On Friday, The Tyee took a look at how Christy Clark has gone from winning the Liberal leadership to having a higher disapproval rating than her New Democrat competitor Adrian Dix.
Today, following a four-week investigation that included background interviews with sources who've been part of or close witness to Clark's ascent to power, we name the six most influential politicos in the premier's inner circle.
When asked to name the most influential people surrounding the premier, everyone interviewed for this story put her brother Bruce high on their lists. But that's not how Clark sees himself.
"I'm quite surprised by anyone who said that," he said in an interview with The Tyee. "I'm flattered to think I'm influential but I don't think I am -- unless I'm doing all this stuff by the ether and through mind-meld."
Indeed, he also added his reputed role as one of her biggest fundraisers has long been "eclipsed" by a "very strong team of people who do that."
As for his life outside politics, Clark is now in the green power project business via his presidency of a holding company called Broadwing Renewables Inc. But his business career didn't start out that way.
Described by The Province back in 1995 as a "pub entrepreneur," Clark was also the voluntary chair of the Hospitality Industry Group of British Columbia -- an organization that represented the sector's views on smoking bans in pubs, hotels, restaurants, casinos and bingo halls.
Up until the late '90s, he also worked with the Winfield Group, which he described to The Vancouver Sun as distributing and operating "postal and card-vending machines, kiddie rides, anything that's not distasteful that takes a coin."
But he took a step up when Winfield invested in Canada Payphone Corp. and he was named the pay phone provider's president and chief executive officer in November 1998.
Clark's term with the company, whose board of directors included lobbyist and BC Liberal Party éminence grise Patrick Kinsella, ended in 2000.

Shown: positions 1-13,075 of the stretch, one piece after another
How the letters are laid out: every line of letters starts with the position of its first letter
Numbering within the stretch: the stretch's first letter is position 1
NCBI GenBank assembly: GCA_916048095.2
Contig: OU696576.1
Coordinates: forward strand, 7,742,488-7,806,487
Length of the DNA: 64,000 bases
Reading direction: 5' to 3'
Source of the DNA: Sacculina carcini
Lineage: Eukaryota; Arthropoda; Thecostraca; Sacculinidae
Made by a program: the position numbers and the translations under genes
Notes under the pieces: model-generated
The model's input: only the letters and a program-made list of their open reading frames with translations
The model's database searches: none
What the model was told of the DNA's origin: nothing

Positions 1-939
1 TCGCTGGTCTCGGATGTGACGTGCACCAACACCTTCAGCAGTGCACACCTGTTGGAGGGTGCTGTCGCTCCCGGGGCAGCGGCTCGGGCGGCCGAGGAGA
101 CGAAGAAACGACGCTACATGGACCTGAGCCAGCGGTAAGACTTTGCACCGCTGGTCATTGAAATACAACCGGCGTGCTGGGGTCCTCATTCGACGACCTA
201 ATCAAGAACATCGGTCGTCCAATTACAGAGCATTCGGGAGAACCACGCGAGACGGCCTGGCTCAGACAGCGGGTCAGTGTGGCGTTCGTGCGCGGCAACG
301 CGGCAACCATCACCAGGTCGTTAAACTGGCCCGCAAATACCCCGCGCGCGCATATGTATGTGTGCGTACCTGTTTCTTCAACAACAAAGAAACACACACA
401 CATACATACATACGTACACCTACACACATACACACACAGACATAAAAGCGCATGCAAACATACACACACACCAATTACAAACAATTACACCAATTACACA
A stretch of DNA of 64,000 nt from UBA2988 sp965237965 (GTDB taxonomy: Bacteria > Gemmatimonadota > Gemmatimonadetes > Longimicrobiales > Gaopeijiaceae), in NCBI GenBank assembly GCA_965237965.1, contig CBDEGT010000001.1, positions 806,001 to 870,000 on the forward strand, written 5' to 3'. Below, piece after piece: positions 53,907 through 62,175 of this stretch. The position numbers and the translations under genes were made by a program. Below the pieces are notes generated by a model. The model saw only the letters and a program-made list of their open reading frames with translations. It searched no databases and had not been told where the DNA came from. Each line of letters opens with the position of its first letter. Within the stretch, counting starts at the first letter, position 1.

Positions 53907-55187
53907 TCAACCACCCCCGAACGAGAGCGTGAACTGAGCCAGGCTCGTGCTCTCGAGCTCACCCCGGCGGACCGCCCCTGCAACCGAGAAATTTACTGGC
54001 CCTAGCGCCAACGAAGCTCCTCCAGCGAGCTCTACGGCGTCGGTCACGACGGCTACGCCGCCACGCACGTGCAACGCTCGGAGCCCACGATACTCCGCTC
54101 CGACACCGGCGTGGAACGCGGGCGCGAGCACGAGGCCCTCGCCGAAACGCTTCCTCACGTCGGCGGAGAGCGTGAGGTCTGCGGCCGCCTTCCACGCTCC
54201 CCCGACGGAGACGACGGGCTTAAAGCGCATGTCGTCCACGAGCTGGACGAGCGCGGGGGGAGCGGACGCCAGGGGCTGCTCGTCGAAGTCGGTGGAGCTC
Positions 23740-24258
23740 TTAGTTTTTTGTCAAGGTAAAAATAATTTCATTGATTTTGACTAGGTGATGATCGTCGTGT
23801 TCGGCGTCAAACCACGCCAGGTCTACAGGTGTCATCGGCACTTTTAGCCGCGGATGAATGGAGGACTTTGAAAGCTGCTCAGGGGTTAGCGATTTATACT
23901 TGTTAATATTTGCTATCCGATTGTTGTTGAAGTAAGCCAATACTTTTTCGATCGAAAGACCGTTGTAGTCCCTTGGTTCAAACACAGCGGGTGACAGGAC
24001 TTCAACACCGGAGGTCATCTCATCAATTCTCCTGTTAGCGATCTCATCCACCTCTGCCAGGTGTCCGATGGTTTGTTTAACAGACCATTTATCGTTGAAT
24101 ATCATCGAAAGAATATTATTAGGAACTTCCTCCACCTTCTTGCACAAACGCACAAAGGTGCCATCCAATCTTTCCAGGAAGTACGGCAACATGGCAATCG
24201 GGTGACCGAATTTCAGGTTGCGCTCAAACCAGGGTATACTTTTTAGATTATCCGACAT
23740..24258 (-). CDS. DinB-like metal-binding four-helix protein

A few years later, according to the statement of facts filed in court following the conclusion of the Basi-Virk case, he worked as a consultant for Washington Marine Group. But Clark said the truth of the matter is "absolutely not as the statement of facts represents," adding he was "never a consultant for Washington."
But, referring to the statement, he said "there's nothing you can do about those things without spending an inordinate amount of money, which I don't have."
Around the same period, he became involved in founding Green Island Energy Ltd. That's the company that has been working since 2002 to develop a waste-to-energy power project in the Village of Gold River, partnering with Covanta Holding Corp. in 2008.
But, by the time of his sister's swearing-in as premier, Clark had resigned his position as Green Island's vice-president.
As for his other power ventures, Clark said he no longer has any direct interest in proposed projects that "require discretion" on the part of the British Columbia government, rather than just routine regulatory approvals.
"My exit from my British Columbia projects was something that was a priority when Christy made the decision to get back into politics."
He said he exited those projects to guard against any appearance of conflict of interest.
Clark was also formerly the fundraising chair for the Liberal Party of Canada British Columbia, as well as heading up the party's Laurier Club in this province. The club's members must make an annual donation to the Liberals, which presently must total $1,100.
The organization chart for the premier's office makes it appear as if Haakstad, the premier's deputy of staff, operations, reports to the premier's chief of staff Mike McDonald. But Haakstad could arguably be just as influential as McDonald.
Haakstad has long played a key role in Clark's political decision-making, being both a workhorse and body man -- accompanying the premier wherever she goes.
That role dates back to June 2001, when she was named executive assistant and later ministerial assistant to Clark, who was then a cabinet minister and the Campbell administration's deputy premier.
Haakstad left the legislative precincts just three months after her boss announced she was quitting provincial politics, working first as executive director of the Liberal Party of Canada British Columbia and then later as a senior manager with former MLA Karn Manhas's small business, the Karyon Group.
After that, between July 2007 and February 2011, Haakstad was the executive director of the Alliance of Beverage Licensees, British Columbia's private liquor lobby.
But through it all, Haakstad has been there to support Clark's political ambitions -- being the campaign director for her failed bid to be the Non-Partisan Association's mayoral candidate and later her aide on the Liberal leadership trail.